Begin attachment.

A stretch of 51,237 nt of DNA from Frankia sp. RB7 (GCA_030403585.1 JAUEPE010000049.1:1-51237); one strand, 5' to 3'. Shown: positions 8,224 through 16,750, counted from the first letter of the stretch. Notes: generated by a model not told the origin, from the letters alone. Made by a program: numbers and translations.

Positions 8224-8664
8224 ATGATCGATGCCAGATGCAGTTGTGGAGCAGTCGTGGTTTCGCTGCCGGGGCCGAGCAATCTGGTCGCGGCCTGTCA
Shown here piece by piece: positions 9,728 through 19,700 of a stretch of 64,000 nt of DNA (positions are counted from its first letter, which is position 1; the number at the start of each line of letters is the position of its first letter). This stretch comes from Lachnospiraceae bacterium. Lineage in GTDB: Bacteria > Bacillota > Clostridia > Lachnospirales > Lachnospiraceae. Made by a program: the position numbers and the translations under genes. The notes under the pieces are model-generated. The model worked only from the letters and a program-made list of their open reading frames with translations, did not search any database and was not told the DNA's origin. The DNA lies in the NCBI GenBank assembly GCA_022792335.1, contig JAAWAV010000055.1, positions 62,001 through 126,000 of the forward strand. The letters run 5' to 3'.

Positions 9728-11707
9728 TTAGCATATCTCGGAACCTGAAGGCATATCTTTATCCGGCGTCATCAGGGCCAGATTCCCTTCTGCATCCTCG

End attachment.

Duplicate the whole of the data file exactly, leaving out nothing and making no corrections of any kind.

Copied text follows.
A stretch of 51,237 nt of DNA from Frankia sp. RB7 (GCA_030403585.1 JAUEPE010000049.1:1-51237); one strand, 5' to 3'. Shown: positions 8,224 through 16,750, counted from the first letter of the stretch. Notes: generated by a model not told the origin, from the letters alone. Made by a program: numbers and translations.

Positions 8224-8664
8224 ATGATCGATGCCAGATGCAGTTGTGGAGCAGTCGTGGTTTCGCTGCCGGGGCCGAGCAATCTGGTCGCGGCCTGTCA
Shown here piece by piece: positions 9,728 through 19,700 of a stretch of 64,000 nt of DNA (positions are counted from its first letter, which is position 1; the number at the start of each line of letters is the position of its first letter). This stretch comes from Lachnospiraceae bacterium. Lineage in GTDB: Bacteria > Bacillota > Clostridia > Lachnospirales > Lachnospiraceae. Made by a program: the position numbers and the translations under genes. The notes under the pieces are model-generated. The model worked only from the letters and a program-made list of their open reading frames with translations, did not search any database and was not told the DNA's origin. The DNA lies in the NCBI GenBank assembly GCA_022792335.1, contig JAAWAV010000055.1, positions 62,001 through 126,000 of the forward strand. The letters run 5' to 3'.

Positions 9728-11707
9728 TTAGCATATCTCGGAACCTGAAGGCATATCTTTATCCGGCGTCATCAGGGCCAGATTCCCTTCTGCATCCTCG